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Fixing 2

The consequences of signs secured to solid structures failing cannot be understated. Simon Havard asses the risks of getting it wrong and details how to get it right, first time

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Getting the right fix to avoid failure

In all probability, the majority of signs are attached to some sort of existing structure. This may be a simple flat panel screwed or taped to an internal wall, or it may be a large projecting sign attached to the external wall of a panel-clad building. In either instance the correct fixings for the wall type are required. However, the comparative risks and potential danger as a result of either failing are huge. In other words, if the small panel falls off it will be embarrassing, but little real danger will ensue. But if the large projecting sign fails, someone could be killed.

This month I want to discuss the potential risks involved in attaching signs to existing structures. This could range from additional panels on existing signs or lamp posts, through to attaching large panels to lightweight panel clad buildings.

Signs, lamp posts and fences

To create well designed, durable and securely fixed
signage—such as the projects created by Ashby Sign
Supplies pictured (Above and Below)—attention to detail and
a consideration of all the structural elements and most
extreme external forces is needed

Most lightweight structures are sensitive to added ‘load’, whether this is wind or weight. By adding
a sign panel to a lamp post or open style fencing you may be increasing the windload on that structure to a point where it may fail in high winds.

The same may be true for an existing sign—just because there is space between the posts of an existing sign does not necessarily mean it can be filled with extra panels or that the sign can cope with the added windload.  For safety’s sake it is at least worth asking the question.

Panel clad buildings

These often prove the most of difficult structures to attach to. These can vary from a corrugated sheet clad steel frame, as commonly found in warehouse style units where the structure is visible from the inside, to a more sophisticated composite style facing panel—with hidden structure and decorated interior, such as those increasingly found in modern office buildings.

When attaching flat panels to these buildings, the temptation is to fixing directly to the cladding. Self-drilling screws will allow even the largest panel to be fixed easily and quickly. But beware, as these lightweight panels are not designed to take significant weight or wind pressure from point loads—wind on the sides of building will rush across the face of a sign panel and try to
literally ‘suck’ it off the wall.

Cladding panels tend to be continuously fixed around all edges and are designed to resist evenly distributed windloads. They are not designed to withstand the same sort of windload exerted through a few screws in the middle of the panel. Even when attaching internally consider the sort of point load you may exert on the panel.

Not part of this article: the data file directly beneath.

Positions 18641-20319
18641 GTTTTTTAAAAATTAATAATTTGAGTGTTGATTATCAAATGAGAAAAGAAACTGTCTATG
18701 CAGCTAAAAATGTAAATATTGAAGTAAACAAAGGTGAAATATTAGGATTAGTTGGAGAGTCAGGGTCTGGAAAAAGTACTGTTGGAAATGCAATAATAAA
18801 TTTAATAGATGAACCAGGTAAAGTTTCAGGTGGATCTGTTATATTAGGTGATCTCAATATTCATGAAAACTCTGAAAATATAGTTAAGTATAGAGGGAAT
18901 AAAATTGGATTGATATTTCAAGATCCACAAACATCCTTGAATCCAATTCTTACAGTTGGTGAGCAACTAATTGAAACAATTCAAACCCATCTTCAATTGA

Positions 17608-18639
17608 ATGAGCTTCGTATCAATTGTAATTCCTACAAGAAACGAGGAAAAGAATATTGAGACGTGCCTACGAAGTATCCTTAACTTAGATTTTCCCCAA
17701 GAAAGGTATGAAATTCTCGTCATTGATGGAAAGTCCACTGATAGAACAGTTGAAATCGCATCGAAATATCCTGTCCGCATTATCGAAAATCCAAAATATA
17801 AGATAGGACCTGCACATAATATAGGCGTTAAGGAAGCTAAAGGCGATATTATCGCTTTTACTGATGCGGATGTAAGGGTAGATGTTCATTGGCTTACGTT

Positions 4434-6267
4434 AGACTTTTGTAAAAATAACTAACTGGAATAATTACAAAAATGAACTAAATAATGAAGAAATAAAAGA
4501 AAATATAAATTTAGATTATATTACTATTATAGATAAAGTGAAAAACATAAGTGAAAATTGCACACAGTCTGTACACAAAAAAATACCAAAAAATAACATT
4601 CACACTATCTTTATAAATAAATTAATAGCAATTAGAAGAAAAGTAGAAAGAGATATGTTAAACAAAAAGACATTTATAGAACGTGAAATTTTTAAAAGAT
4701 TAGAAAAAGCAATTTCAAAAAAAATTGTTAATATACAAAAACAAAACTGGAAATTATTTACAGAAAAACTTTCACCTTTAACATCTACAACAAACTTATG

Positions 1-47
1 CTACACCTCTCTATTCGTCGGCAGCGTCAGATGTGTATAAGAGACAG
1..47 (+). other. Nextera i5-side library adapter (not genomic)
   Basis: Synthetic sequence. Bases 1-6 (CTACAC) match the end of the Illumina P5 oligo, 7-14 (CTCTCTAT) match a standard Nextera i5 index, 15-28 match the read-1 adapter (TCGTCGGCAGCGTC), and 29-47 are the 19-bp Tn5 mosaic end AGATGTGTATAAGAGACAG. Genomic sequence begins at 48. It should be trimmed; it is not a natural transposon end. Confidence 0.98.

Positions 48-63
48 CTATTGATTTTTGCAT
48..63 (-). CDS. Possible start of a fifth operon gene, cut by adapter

So, if your sign needs to be attached to a panel clad building you may need to fix it to the main building structure. This is easier with the warehouse style building as usually the structure is visible and can be easily surveyed. With hidden structures, ‘as built drawings’ backed up by a physical survey may be required. But always ensure you secure the sign to an element of the main building structure and request that the client has your proposals checked by an appropriate engineer.

Brick, block and concrete



Attaching to these structures is generally more straightforward, but a degree of consideration is still worthwhile, as each has its pitfalls.

When securing to brick walls care should be taken in checking whether the wall is double thickness, if there is a cavity and what condition the wall is in. Preferably secure into the bricks not the mortar as the performance of fixings specifically for brick will only apply if you fix into the brick itself. It is also important to remember the strength of a fixing will depend upon how well the brick is bonded into the wall—so do not try to hang a large sign from one or two bricks only as I have witnessed several instances of individual brick failure.

Block work requires a similar treatment to brick. Consider the cavity and softness of blocks, they are designed to resist compression not significant lateral load. So care should be taken when securing into the sides. If the risk involves significant weight or windloads ensure the correct fixing for the correct block type is used.
 
The final usual suspect is concrete, this will generally provide a continuous, consistent fixing base, but beware that some concrete floor or wall slabs will be stressed with considerable steel reinforcement. Again do not assume that just because it is concrete that it will automatically strong enough—I would always advise that a proposed fixing is checked first.

A ‘whistle stop’ tour of likely existing structures, but keeping in mind only the main points detailed above will help improve sign safety and may even save a lot of wasted time and money.


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